Metal Detector

Link to my Bill of Materials: here

Link to my Build Plan: here

Ethan M
Area of Interest
Electrical Engineering
The Bay School of San Francisco

Final Milestone

With my final milestone, I tried to clean up the design and “finalize” the project. I did this with paint, a better handle and more quality assembly. I also described some upgrades I was planning on doing if I had more time. One of these is a dial that would control the pitch of the tone coming out of the speakers. This would add a nice level of polish as well as making it easier to listen to. I would also like to add a button where the trigger of the water gun would be. I believe this would make it feel more natural to use.

Second Milestone

I have made lots of progress since my first milestone video. I haven’t made any changes to the actual circuit but instead, I built the chassis for the device. I first permanently mounted the breadboard in the electronics box. I lengthened the wires so it would reach all the way down the pipe, I installed the coil onto the bottom of the pipe, made a handle out of a water gun with the barrel cut off, and mounted it onto the pipe as well. For the future milestones, I plan to build a more effective button and add a potentiometer so the tone can be changed.

First Milestone

For the first milestone video, I showed my progress with the metal detector up to this point. So far, I have gone through one circuit and determined that it never would work, as it was missing components in the schematic. From that setback, I moved onto a new circuit from a much more trusted website (here) I first built it on a traditional breadboard. That worked great. It started right away and detected made the appropriate noises when metal was present. The main issue was the general impermanence of the plug in breadboard. This was such an issue that when I was putting it away the day I built it, I accidentally ripped out a capacitor, and this fried the main processor. The next day, I rebuilt the breadboard and started transferring the parts to a solderable breadboard. This was unusually difficult. I just couldn’t seem to get it right. Something was always in the wrong place. After about seven revisions, it finally worked. My future plans are to make the speaker louder, build the chassis for the device and wind a larger coil.  The chip that the metal detector is based on is a NE555P. It is the most commonly produced chip in the world. It is very versatile and cheap. It is essentially a oscillating timing chip. For my purposes, I am using the oscillating function. When there is a magnetic substance near the coil, the resistance changes. That change in resistance then goes through the capacitor, which irons out the signal so it doesn’t spike and kill the chip. It then goes into the chip and affects the oscillation. If the object being measured acts like a coil, it raises the frequency, and if the item is dense, it lowers the frequency. The image below shows the circuit.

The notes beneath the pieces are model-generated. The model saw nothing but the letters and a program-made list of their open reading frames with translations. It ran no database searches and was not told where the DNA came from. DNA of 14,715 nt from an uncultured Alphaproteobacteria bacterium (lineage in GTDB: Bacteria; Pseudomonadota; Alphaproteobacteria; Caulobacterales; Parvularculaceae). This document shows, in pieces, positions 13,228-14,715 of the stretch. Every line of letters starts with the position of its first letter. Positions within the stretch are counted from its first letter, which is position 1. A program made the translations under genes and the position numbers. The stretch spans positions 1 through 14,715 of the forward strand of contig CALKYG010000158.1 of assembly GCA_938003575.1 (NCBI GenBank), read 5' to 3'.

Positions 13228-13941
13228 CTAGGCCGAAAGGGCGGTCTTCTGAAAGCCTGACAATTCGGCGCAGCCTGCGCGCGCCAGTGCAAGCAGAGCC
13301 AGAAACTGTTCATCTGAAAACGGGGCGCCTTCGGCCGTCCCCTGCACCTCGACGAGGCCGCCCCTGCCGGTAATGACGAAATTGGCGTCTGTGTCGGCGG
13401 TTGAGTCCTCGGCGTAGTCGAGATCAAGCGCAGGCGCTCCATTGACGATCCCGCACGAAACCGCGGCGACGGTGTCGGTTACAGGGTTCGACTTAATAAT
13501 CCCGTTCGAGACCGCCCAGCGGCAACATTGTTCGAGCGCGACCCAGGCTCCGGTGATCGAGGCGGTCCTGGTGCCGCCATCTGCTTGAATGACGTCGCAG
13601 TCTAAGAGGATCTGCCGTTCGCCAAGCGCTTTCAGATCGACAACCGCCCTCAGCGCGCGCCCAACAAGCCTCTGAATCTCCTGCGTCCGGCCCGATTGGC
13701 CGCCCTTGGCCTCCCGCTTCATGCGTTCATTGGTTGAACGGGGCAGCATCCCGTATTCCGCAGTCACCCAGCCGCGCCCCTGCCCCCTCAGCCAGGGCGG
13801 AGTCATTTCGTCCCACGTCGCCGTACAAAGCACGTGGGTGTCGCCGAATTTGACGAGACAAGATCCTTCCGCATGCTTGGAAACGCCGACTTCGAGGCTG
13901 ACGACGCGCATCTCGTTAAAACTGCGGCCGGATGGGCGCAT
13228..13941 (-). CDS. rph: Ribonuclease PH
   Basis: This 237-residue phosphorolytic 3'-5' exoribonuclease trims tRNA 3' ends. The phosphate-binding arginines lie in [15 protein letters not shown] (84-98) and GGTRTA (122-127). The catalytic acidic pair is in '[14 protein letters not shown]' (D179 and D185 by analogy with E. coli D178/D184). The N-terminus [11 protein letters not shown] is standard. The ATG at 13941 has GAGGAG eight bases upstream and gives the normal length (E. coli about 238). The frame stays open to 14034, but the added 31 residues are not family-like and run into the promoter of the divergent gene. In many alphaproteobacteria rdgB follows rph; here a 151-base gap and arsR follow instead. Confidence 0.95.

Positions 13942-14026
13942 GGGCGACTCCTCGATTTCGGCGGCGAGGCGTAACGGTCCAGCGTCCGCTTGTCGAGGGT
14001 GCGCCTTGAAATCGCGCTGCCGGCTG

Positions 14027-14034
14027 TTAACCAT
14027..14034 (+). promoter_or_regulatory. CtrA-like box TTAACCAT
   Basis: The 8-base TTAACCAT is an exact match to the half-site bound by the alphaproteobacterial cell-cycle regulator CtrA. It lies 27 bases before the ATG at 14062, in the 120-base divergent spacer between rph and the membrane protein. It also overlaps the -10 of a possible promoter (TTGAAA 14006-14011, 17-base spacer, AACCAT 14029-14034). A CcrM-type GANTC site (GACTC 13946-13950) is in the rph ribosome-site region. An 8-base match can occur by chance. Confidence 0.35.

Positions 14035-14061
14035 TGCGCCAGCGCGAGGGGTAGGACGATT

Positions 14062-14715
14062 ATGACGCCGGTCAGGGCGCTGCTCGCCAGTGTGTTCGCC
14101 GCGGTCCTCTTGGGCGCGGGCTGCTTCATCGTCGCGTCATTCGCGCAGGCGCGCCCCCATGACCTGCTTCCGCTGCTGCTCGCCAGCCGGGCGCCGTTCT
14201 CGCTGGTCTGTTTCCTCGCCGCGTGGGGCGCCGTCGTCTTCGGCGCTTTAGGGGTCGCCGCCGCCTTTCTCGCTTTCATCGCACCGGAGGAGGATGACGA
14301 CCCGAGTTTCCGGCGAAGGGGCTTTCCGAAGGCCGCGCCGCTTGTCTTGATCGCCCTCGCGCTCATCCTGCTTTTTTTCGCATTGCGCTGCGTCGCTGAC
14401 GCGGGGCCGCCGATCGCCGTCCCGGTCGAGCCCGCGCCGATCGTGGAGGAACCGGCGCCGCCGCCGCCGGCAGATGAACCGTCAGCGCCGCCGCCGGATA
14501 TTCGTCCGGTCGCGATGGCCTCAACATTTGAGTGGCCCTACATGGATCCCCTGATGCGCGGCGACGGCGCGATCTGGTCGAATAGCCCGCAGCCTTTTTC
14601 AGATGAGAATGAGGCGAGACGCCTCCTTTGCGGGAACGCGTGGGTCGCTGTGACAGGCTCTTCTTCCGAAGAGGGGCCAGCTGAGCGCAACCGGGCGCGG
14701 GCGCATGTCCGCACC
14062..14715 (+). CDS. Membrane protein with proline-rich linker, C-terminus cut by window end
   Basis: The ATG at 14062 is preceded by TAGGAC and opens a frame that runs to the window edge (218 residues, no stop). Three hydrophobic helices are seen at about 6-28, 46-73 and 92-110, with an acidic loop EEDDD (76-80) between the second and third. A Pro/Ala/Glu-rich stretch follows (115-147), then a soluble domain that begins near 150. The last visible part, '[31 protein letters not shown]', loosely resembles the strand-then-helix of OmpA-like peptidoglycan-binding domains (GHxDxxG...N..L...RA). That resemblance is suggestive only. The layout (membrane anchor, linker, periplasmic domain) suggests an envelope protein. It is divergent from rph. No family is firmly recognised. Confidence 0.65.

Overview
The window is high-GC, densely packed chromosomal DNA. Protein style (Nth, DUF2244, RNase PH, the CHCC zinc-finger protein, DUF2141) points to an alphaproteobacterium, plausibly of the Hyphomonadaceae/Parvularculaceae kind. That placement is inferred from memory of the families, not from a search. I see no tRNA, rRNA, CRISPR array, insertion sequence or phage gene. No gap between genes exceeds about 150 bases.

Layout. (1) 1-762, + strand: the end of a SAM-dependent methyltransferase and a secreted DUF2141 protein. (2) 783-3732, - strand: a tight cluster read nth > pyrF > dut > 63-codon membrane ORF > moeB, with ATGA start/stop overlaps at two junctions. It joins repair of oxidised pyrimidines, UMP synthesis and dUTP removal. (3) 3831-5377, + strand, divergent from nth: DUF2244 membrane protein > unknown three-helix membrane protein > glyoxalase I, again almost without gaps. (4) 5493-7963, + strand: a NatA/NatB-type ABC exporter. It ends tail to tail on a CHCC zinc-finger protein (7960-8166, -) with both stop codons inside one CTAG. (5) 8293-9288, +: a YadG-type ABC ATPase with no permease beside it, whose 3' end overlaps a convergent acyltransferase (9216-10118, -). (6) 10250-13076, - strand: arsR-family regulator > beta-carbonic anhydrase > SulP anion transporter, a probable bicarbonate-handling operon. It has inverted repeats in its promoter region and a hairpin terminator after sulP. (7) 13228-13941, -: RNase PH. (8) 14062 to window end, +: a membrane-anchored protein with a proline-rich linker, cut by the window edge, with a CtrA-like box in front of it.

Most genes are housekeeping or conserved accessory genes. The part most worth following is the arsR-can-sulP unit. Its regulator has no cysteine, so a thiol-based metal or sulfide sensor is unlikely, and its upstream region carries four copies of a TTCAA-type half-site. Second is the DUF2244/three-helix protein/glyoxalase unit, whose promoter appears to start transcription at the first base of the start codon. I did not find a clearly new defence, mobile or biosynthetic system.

TV-B-Gone Starter Project

For my starter project, I selected the TV-B-Gone. This device is used to turn off any TV that has an IR receiver. I soldered all the components to their required spots and assembled the parts together. In the end, it was not the building that was the most difficult but the explaining. I had to do lots of research in order for me to fully understand how all the parts worked together. Now I am able to explain what happens from when you press the button to the LEDs firing. When you first press the button, it resets the IC. When the IC resets, it uses its internal 8mhz timer to send a signal out to the first transistor. That transistor than uses its own much more robust timer to regulate and send voltage to the four IR LEDs. These LEDs then light up at the frequencies that are most common for different TVs. The blue LEDs are for more concentrated beams and the white LEDs are for wider beams.

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